A century after the first such event, hundreds of people will take to the water in Cork city centre tomorrow for the Lee Swim.
Over 500 swimmers are entered for the 2km swim, up almost 100 from last summer. It will be the 10th Lee Swim since its revival in 2005 to coincide with Cork’s year as European Capital of Culture, having run sporadically from the inaugural race through to the early 1990s.
The event was returned to the city’s sporting calendar after the completion of the main drainage scheme that helped clean up the River Lee, and even prompted former city manager Jack Higgins to keep a long-held promise to swim in it when that major project was completed.
The historic race attracted huge crowds of spectators along the city’s quay walls through the decades, although it was taken further out towards Cork harbour to Blackrock and Monkstown from the 1970s.
The route over the past decade, and again tomorrow, will see participants take the plunge into the Lee’s north channel near the Old Distillery Yard at the end of the North Mall. After the 4pm start, they will swim 1,700 metres downstream towards the Harbour Commissioners’ where the river’s two channels meet, then turn back and swim the final 300 metres to the finish near Lapps Quay.
While primarily run as a fun event, organisers Cork Masters Swimming Club — with sponsors Vibes & Scribes bookshop — award prizes in a number of age categories, with distinctions between those swimming with and without wetsuits. Most top finishers complete the swim within half an hour, and many participants will be returning for at least a second time.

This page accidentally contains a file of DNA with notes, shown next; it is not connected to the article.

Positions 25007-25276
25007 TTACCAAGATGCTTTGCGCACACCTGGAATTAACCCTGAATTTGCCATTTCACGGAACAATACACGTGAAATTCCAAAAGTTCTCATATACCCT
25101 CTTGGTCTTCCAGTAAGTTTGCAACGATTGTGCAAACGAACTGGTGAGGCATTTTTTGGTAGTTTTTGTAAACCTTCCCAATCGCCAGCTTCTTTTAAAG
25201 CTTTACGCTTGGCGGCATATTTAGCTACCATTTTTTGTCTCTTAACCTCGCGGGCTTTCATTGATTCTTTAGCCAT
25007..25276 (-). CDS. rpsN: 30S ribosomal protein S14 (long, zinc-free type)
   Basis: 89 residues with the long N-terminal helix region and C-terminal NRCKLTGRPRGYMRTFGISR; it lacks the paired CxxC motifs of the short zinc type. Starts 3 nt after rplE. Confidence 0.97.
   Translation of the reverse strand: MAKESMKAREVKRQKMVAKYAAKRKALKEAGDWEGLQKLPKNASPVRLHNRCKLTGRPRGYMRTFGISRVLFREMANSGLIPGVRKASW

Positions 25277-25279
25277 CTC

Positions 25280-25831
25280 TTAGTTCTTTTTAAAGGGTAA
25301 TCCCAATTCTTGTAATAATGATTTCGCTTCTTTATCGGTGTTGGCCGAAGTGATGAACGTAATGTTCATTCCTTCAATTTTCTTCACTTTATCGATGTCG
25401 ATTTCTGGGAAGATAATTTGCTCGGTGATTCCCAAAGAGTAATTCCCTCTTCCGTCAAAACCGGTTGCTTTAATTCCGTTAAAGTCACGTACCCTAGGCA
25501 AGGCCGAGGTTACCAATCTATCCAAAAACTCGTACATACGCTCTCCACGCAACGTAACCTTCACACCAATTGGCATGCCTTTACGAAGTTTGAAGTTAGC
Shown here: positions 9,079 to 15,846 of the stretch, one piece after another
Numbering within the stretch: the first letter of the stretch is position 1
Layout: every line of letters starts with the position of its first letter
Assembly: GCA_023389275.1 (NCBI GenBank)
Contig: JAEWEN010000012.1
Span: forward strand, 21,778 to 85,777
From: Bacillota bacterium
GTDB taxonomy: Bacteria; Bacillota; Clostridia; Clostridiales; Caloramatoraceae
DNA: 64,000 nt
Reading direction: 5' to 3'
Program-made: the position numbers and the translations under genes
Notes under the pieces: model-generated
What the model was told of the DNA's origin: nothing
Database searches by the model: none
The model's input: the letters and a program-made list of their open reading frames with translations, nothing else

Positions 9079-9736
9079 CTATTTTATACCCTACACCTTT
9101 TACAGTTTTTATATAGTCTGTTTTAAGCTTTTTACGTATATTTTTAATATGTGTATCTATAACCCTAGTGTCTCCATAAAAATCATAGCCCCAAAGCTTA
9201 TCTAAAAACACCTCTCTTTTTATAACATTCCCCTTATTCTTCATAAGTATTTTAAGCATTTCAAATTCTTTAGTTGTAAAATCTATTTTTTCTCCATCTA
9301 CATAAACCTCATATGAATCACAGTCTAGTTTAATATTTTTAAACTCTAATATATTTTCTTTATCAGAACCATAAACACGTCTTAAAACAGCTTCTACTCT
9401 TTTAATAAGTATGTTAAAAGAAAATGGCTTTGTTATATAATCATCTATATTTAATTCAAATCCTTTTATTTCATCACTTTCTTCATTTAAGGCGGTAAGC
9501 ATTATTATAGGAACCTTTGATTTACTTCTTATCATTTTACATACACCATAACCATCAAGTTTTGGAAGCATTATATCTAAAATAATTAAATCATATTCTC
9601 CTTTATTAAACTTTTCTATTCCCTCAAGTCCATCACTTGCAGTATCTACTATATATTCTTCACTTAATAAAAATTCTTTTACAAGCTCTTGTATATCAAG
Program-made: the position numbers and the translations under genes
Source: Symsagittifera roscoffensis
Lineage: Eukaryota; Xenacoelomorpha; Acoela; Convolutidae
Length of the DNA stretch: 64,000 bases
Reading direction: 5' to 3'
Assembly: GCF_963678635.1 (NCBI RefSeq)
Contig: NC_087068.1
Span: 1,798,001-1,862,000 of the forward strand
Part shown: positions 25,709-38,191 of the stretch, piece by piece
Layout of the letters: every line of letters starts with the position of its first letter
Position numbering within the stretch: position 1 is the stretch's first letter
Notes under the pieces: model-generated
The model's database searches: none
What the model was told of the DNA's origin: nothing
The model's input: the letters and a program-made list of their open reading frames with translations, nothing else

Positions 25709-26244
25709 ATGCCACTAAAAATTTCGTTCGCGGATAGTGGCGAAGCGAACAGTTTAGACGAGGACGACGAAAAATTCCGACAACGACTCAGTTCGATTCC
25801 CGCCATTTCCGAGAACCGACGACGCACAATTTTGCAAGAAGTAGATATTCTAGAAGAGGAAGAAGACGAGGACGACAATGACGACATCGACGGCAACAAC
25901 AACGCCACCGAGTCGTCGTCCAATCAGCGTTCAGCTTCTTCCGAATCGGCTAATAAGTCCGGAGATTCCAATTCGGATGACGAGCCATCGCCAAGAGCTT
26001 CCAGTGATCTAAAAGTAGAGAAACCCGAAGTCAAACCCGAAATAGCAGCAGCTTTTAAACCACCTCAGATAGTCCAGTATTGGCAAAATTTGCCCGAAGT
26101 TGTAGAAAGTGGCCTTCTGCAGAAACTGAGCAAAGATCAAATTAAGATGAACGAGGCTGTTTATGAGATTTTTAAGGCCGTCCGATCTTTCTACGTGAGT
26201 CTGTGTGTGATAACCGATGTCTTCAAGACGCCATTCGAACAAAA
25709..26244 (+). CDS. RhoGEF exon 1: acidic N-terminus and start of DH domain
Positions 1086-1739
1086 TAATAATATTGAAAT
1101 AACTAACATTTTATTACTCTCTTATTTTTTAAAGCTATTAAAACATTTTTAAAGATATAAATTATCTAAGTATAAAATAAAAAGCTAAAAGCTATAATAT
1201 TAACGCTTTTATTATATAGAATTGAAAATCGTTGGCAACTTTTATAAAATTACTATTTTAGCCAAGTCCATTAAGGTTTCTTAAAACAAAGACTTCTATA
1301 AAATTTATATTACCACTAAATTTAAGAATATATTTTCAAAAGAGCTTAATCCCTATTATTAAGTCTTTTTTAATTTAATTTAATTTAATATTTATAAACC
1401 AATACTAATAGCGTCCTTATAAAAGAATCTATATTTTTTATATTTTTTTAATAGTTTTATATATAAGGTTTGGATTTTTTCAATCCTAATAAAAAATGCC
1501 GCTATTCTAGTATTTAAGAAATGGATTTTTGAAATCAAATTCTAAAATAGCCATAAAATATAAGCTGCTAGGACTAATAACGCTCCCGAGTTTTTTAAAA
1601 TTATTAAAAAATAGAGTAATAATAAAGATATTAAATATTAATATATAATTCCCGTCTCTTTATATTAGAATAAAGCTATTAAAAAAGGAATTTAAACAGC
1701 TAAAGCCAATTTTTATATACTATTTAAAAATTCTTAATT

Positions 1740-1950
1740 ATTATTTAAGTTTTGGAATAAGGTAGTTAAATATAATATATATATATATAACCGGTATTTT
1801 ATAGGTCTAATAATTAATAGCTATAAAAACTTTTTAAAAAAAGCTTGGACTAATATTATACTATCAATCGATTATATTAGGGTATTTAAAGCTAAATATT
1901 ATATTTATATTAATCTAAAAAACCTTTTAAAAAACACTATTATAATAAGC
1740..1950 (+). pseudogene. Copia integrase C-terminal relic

“It’s very competitive at the top end, but it’s also a box for people to tick on their bucket lists, and a hugely enjoyable social swim,” said Lee Swim spokesperson Ossi Schmidt.
“The numbers have really grown in the last two years and it’s beyond out wildest dreams having over 500 registered,” he said, putting part of the growth down to the promotion through media sponsors RedFM.
Among those registered to take part tomorrow are many highly accomplished open water swimmers, including Kildare-born Steve Redmond who lives in West Cork and in 2012 became the first man to swim a channel in all seven oceans.
Also lined up to take part is 16-year-old Rian Herlihy who created an Irish women’s record when she crossed the Straits of Gibraltar in three hours and 41 minutes last month, and local man Finbarr Hedderman who swam the North Channel between Northern Ireland and Scotland just last weekend.
The Vibes & Scribes Lee Swim also helps raise vital funds for charity, and partners Cork Lions Club have chosen Samaritans Cork to benefit from this year’s swim. The service receives a contact from someone who has suicidal feelings more than once every minute, with the voluntary organisation financed entirely through donations and fundraising.
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